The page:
There's gonna be a huge temptation for the EMLOS, with the play headed right for him, to square up and end the play right there, but the most important thing (unless they've given him extraordinary safety help) for him is to keep the play inside. The offense knows this, and a good tight end who can get that EMLOS skating wide can create a big hole to run through; a bad tight end will let the EMLOS get leverage and hold him inside, squeezing the hole shut.
Keys to Success
Every little thing the offense does has a potential to make or break this play. The faster the RB makes his cut and accelerates through the decided hole, the bigger this can break.
A fleet-footed, quick-thinking, tough sumbitch of an interior lineman can really make this go. David Molk could consistently get playside of a guy lined up shaded strong on him, and could react so well to defenders that he'd often make the RB's job easy, abandoning a defender running himself out of the play to catch a chasing linebacker and create a gaping hole.
Outside Zone is where a great running back can really shine and a just-a-guy can make the play barely more than a side show. Mike Hart, with his great vision for a developing hole, his super-quick and decisive cut, his great acceleration, and his tiny stature in comparison to the mountain of flesh in front of him, was an awesome Outside Zone running back; if only he had stayed healthy the one year he got to run it consistently.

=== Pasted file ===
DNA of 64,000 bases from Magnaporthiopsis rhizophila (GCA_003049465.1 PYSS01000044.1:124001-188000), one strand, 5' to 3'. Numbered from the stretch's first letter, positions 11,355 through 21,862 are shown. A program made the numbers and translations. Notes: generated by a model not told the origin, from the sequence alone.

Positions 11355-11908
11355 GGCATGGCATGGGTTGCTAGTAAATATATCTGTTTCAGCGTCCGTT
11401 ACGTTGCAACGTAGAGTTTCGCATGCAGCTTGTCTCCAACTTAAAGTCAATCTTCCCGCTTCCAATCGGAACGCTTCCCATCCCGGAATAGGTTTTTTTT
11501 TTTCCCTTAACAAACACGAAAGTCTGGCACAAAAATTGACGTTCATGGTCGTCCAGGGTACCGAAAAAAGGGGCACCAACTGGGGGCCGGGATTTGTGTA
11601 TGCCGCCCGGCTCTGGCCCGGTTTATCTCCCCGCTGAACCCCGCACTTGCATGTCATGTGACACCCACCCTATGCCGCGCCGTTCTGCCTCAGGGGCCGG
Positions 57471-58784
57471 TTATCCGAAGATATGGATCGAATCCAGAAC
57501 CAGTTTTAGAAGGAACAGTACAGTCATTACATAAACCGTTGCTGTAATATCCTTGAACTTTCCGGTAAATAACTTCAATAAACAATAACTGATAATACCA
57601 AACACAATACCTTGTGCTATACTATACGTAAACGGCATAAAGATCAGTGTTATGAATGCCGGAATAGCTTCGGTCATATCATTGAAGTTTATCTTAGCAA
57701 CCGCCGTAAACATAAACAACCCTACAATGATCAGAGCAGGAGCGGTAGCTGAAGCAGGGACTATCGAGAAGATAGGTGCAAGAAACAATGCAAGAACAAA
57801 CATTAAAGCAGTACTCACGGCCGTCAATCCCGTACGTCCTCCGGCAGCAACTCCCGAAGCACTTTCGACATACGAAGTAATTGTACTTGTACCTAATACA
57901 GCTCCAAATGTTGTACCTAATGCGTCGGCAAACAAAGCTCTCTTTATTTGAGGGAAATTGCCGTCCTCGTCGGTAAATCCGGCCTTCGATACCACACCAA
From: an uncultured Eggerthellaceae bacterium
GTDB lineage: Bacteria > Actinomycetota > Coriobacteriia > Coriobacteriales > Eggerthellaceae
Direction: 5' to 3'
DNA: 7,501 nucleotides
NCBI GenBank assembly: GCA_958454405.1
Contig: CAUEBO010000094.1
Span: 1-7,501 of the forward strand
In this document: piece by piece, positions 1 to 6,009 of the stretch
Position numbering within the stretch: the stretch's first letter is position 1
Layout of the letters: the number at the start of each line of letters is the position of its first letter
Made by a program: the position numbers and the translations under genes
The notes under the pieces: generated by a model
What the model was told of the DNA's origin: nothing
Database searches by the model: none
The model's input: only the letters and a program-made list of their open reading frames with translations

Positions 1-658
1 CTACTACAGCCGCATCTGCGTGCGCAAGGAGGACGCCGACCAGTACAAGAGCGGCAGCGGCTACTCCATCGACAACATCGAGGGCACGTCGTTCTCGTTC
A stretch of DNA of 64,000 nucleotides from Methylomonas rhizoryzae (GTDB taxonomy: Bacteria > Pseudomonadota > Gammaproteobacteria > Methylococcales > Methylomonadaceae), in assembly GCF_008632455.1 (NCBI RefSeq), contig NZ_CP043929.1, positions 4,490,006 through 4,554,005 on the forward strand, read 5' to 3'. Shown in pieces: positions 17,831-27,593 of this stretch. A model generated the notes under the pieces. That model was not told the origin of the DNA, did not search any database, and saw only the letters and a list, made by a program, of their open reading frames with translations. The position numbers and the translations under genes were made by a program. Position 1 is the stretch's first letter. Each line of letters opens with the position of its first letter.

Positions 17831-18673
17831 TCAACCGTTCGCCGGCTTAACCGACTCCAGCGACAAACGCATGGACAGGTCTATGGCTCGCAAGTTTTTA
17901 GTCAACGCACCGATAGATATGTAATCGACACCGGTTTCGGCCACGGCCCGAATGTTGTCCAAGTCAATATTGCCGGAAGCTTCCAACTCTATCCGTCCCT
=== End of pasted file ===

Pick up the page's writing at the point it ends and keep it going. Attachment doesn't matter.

[One sample play and more coming, after the jump]
Years ago, Brian posted a UFR of a West Virginia game in order to provide his readers with a feel for how the Rodriguez spread offense worked. Nussmeier's offense at Alabama isn't so different from Michigan's under Borges in 2013, and indications are he plans to be a little more dynamic than he was under Saban. But I wanted to get a feel for the subtle differences, for the kinds of plays he ran with the kind of talent Michigan has been recruiting. And I've been meaning to actually try my had at UFR-ing because I know a guy who learned an awful lot about football that way. So I put Nussmeier's last game under further review, in hopes of maybe separating what's Nuss from what was just the Tide.